Parents may hesitate to hand teens the keys to the family car, but Congress is proposing to allow drivers as young as 18 to get behind the wheel of big rigs on the nation's interstates.
Federal regulations currently require drivers be at least 21 before they can drive commercial trucks across state lines, but a bill introduced this week would allow contiguous states that join together in "compacts" to drop the age threshold to 18 for interstate trips.
There is no limit on the number of states that could join the compacts In 2013, all drivers ages 18-20 had a fatal crash involvement rate, per 100,000 licensed drivers, that was 66 percent higher than drivers who were age 21 years or older, according to the Transportation Department's Fatality Analysis Reporting System.
Read more about just how dangerous big-rigs really are: http://www.zacharlawblog.com/2014/04/the-dangers-behind-large-truck-accidents.html
The change is being sought by the trucking industry to help address a shortage of truck drivers.
The American Trucking Associations estimates that the current shortage of drivers is roughly 35,000 to 40,000, but because of retirements and individuals leaving the industry, trucking companies will need to recruit nearly 100,000 new drivers a year over the next decade to keep pace with the country's freight needs.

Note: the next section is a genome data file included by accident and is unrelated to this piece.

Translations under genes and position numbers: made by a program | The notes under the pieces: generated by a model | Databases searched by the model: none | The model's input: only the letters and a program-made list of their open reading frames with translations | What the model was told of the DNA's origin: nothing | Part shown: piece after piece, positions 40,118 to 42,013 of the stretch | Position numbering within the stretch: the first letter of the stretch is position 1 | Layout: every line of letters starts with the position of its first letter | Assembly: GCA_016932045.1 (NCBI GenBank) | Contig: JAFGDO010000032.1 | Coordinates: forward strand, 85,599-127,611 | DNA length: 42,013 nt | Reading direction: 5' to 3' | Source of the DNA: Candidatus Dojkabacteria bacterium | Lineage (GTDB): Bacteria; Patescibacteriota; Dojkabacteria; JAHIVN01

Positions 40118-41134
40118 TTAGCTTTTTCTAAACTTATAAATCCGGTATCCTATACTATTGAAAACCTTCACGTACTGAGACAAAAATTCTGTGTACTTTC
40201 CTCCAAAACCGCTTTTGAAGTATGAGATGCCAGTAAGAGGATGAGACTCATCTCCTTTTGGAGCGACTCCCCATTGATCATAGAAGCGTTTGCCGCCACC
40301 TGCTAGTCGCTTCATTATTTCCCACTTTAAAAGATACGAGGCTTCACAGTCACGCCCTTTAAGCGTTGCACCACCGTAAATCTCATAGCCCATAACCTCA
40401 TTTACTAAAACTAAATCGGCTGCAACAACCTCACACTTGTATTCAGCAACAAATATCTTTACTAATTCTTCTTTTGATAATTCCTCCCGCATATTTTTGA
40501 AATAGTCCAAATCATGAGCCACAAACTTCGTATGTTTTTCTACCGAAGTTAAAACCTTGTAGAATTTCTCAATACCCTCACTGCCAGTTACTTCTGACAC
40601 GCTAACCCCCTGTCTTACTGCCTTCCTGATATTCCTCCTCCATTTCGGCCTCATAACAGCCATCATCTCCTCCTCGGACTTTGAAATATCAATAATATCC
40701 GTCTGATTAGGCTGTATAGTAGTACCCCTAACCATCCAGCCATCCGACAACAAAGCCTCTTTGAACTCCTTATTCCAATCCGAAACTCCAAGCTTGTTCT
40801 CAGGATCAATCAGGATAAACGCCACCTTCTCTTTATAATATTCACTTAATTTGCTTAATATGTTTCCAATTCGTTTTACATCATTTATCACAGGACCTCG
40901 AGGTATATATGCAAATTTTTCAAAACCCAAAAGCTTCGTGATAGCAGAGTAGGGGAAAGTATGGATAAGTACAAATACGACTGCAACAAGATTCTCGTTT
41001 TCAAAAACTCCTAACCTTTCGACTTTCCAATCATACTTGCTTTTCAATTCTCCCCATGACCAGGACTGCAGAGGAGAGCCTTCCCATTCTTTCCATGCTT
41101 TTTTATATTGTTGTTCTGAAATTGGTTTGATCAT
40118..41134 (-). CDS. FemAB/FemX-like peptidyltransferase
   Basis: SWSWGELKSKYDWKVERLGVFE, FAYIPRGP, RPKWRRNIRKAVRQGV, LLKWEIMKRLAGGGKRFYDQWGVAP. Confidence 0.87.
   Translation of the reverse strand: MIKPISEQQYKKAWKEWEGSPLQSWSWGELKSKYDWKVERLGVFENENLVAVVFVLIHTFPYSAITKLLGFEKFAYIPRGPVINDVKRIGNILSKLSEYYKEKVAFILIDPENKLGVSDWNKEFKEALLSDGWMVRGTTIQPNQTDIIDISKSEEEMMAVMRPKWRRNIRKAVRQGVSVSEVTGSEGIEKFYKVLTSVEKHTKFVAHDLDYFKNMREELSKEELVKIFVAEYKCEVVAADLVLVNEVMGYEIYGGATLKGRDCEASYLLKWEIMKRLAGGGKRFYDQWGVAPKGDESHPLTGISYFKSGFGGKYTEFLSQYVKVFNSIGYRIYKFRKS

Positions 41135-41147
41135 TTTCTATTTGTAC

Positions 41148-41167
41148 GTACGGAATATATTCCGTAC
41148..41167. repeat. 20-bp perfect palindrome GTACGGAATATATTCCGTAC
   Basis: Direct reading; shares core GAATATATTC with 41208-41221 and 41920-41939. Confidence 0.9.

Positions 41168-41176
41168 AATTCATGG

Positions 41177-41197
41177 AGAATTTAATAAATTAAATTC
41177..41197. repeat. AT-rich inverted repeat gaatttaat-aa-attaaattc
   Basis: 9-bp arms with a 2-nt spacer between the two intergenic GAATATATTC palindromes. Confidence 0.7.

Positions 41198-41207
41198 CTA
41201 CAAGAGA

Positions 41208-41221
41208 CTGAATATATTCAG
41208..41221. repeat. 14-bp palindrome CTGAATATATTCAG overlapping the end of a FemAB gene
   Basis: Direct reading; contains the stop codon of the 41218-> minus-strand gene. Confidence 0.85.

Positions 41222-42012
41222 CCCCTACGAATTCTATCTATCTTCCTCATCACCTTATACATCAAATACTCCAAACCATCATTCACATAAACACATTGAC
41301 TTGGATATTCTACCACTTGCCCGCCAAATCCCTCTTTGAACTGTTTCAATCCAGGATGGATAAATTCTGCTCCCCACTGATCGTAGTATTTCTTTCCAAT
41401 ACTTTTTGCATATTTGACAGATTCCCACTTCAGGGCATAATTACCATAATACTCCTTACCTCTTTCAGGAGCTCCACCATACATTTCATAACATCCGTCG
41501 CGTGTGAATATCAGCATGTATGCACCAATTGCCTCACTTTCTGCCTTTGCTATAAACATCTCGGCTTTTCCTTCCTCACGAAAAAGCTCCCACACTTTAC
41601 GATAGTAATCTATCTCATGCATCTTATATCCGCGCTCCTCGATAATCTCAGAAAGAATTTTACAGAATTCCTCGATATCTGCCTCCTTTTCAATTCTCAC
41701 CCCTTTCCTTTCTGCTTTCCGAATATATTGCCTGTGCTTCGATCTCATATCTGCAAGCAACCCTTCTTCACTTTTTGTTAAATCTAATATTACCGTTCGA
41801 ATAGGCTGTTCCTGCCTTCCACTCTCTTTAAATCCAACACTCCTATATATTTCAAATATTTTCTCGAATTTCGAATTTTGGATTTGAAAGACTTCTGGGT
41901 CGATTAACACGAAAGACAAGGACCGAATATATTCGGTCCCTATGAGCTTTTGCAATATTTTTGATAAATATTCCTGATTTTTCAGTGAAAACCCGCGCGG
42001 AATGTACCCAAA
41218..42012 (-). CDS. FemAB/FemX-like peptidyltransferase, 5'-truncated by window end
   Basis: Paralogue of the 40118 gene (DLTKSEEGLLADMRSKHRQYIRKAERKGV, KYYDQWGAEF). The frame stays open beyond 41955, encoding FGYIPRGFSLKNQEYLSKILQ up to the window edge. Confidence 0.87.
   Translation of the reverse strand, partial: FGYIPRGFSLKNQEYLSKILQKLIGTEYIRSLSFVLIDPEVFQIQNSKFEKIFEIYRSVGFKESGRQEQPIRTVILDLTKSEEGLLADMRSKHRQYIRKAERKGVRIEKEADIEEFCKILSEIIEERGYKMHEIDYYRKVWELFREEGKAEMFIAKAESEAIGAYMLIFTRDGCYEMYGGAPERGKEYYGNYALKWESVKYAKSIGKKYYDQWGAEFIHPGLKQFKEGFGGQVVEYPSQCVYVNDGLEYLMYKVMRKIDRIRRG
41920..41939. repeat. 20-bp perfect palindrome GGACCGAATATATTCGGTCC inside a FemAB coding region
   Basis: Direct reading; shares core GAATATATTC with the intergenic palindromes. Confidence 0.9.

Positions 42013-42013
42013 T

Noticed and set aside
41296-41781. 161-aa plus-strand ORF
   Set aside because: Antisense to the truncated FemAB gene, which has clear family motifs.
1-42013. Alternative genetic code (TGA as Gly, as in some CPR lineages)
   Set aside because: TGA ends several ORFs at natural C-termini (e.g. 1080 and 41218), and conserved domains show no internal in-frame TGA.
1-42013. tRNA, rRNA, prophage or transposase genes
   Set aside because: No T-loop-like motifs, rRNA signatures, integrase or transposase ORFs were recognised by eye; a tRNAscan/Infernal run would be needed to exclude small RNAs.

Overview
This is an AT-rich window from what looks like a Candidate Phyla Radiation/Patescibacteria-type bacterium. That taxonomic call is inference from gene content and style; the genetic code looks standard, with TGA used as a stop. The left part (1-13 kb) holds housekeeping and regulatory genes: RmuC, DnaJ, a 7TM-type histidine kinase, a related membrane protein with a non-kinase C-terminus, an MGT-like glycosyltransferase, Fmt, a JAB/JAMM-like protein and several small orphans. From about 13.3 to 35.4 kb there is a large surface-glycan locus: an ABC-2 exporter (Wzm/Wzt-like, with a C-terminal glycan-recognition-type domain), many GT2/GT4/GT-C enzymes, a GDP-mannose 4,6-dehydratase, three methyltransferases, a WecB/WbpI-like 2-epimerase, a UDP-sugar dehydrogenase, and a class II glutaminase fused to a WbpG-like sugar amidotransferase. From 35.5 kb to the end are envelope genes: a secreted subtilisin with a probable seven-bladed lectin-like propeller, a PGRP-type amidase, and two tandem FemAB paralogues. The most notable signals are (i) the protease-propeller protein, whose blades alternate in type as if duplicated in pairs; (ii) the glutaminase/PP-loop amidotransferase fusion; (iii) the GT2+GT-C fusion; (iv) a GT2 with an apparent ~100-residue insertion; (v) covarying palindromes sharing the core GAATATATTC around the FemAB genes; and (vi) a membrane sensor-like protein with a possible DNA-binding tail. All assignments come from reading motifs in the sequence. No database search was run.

Jackie Gillan, president of Advocates for Highway and Auto Safety, said allowing teens to drive trucks weighing as much as 80,000 pounds and to work as many as 82 hours a week, as is permitted in the truck industry, is a "catastrophe waiting to happen.
The combination of inexperience, high-risk driving and large trucks can cause unbelievable devastation." To obtain an interstate commercial driver's license, drivers must pass a written knowledge test and a driving skills test administered by a state motor vehicles department.
But there is no requirement that drivers first receive on the road training or attend a training school, Gillan said. DID YOU KNOW?
In England, the laws require taxi drivers and bus drivers to have FOUR YEARS of on the road training before they are allowed to work? Get that?
FOUR years of on-the-road training to be a taxi driver, yet, the United States is considering allowing 18 years olds who only need to pass a written test to operate the biggest and scariest vehicles on the highways????
Is there anyone else out there that just thinks this is a REALLY BAD IDEA??